# Simply typed lambda calculus

Simply typed lambda calculus

The simply typed lambda calculus ($lambda^ o$) is a typed interpretation of the lambda calculus with only one type combinator: $o$ (function type). It is the canonical and simplest example of a typed lambda calculus. The simply typed lambda calculus was originally introduced by Alonzo Church in 1940 as an attempt to avoid paradoxical uses of the untyped lambda calculus, and it exhibits many desirable and interesting properties.

The word "simple types" is also used to refer to extensions of the simply typed lambda calculus such as products, coproducts or natural numbers (System T) or even full recursion (like PCF). In contrast, systems which introduce polymorphic types (like System F) or dependent types (like the Logical Framework) are not considered "simply typed". The former are still considered "simple" because the Church encodings of such structures can be done using only $o$ and suitable type variables, while polymorphism and dependency cannot.

Syntax

$e = x mid lambda x: au.~e mid e~e$

That is, "variable reference", "abstractions", and "application". A variable reference $x$ is "bound" if it is inside of an abstraction binding $x$. A term is "closed" if there are no unbound variables.

It is possible to define the syntax as in the untyped lambda calculus, with unannotated $lambda$ abstractions. Since type inference or reconstruction is tractable for the simply typed lambda calculus, the decision doesn't matter from a "typeability" perspective. The type system for the annotated version, however, has an algorithmic interpretation, while the algorithm for type-checking unannotated and partially annotated terms is more complex. For more information, see the article on Algorithm W.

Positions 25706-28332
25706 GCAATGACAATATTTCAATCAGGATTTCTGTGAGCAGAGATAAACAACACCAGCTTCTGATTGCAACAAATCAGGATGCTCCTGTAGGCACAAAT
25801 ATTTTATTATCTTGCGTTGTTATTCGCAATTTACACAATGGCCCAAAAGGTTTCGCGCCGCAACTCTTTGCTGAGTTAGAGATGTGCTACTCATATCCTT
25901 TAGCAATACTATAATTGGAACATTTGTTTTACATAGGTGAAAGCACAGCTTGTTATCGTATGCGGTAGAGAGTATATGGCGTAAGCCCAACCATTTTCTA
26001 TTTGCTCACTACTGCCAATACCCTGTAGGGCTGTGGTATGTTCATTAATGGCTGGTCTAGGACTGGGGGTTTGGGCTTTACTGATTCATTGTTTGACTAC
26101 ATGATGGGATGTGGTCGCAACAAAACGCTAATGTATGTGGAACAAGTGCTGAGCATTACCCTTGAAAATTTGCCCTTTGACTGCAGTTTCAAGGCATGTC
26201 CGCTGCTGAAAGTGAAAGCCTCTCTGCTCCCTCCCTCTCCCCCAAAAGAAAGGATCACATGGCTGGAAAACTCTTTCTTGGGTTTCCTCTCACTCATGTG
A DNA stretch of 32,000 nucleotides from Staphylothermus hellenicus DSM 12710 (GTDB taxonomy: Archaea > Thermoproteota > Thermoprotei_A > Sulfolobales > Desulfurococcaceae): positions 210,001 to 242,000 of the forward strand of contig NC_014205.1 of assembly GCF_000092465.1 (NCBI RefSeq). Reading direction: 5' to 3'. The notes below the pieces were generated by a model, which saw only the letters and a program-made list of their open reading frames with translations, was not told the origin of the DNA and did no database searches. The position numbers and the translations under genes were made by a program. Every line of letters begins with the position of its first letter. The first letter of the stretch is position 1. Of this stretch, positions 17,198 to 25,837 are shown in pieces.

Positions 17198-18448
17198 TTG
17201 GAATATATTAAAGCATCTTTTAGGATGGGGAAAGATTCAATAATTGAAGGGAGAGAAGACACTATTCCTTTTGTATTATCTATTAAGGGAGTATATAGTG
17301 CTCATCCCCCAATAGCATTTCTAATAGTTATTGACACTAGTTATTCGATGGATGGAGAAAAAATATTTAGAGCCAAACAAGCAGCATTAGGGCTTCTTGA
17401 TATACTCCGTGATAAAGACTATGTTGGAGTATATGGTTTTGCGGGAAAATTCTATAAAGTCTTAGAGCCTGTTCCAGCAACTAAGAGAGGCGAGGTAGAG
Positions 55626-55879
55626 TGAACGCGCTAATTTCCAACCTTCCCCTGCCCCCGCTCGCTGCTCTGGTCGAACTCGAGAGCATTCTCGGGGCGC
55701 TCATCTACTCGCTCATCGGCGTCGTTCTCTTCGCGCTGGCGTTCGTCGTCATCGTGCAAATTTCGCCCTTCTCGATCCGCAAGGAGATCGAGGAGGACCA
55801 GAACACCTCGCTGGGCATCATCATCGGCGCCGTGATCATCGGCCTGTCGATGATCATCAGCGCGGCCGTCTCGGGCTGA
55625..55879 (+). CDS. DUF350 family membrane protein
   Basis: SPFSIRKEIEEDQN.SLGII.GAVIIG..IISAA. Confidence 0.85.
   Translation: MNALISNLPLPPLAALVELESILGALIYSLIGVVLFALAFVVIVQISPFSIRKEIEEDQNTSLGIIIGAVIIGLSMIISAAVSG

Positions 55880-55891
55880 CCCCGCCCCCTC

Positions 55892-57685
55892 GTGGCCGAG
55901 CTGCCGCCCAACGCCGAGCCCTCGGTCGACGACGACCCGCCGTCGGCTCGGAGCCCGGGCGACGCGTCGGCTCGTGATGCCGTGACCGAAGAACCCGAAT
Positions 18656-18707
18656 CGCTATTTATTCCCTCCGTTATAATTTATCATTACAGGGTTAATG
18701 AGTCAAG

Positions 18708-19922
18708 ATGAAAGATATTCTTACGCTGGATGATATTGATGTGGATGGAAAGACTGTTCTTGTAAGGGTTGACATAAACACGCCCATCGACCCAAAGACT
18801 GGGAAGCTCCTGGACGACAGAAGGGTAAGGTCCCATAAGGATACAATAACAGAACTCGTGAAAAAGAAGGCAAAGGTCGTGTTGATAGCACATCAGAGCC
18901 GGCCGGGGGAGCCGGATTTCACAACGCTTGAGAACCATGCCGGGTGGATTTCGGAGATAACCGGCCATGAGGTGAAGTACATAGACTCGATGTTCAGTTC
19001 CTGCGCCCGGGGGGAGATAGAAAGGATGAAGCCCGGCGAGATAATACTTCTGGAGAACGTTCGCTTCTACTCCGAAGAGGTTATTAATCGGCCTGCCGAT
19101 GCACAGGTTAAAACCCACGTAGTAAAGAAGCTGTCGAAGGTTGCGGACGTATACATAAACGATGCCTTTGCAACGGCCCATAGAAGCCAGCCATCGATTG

The syntax of types is:

$au = alpha mid au o au$

We take $alpha$ and to be "type variables" drawn from a predetermined set, while we reserve $sigma$ and $au$ as metavariables, meaning "some type". The "function type" $sigma o au$ refers to the set of functions that, given an input of type $sigma$, produce an output of type $au$.

By convention, $o$ associates to the right: we read $sigma o au o ho$ as $sigma o\left( au o ho\right)$.

Each type $sigma$ is assigned an order, a number $o\left(sigma\right)$. For base types, $o\left(alpha\right)=0$; for function types, $o\left(sigma o au\right)=mbox\left\{max\right\}\left(o\left(sigma\right)+1,o\left( au\right)\right)$. That is, the order of a type measures the depth of the most left-nested arrow.

Semantics

There are two distinct presentations of simply typed lambda calculus. In "Curry-style" semantics, the operational semantics comes first, and the static semantics (typing rules) comes second. In "Church-style" semantics, the static semantics is given first; the operational semantics apply "only" to terms that are accepted by the static semantics.

Note that this distinction is not precisely the same as that between unannotated and annotated abstractions. It is possible to give a Curry-style semantics using annotated lambdas: the operational semantics simply ignore types altogether.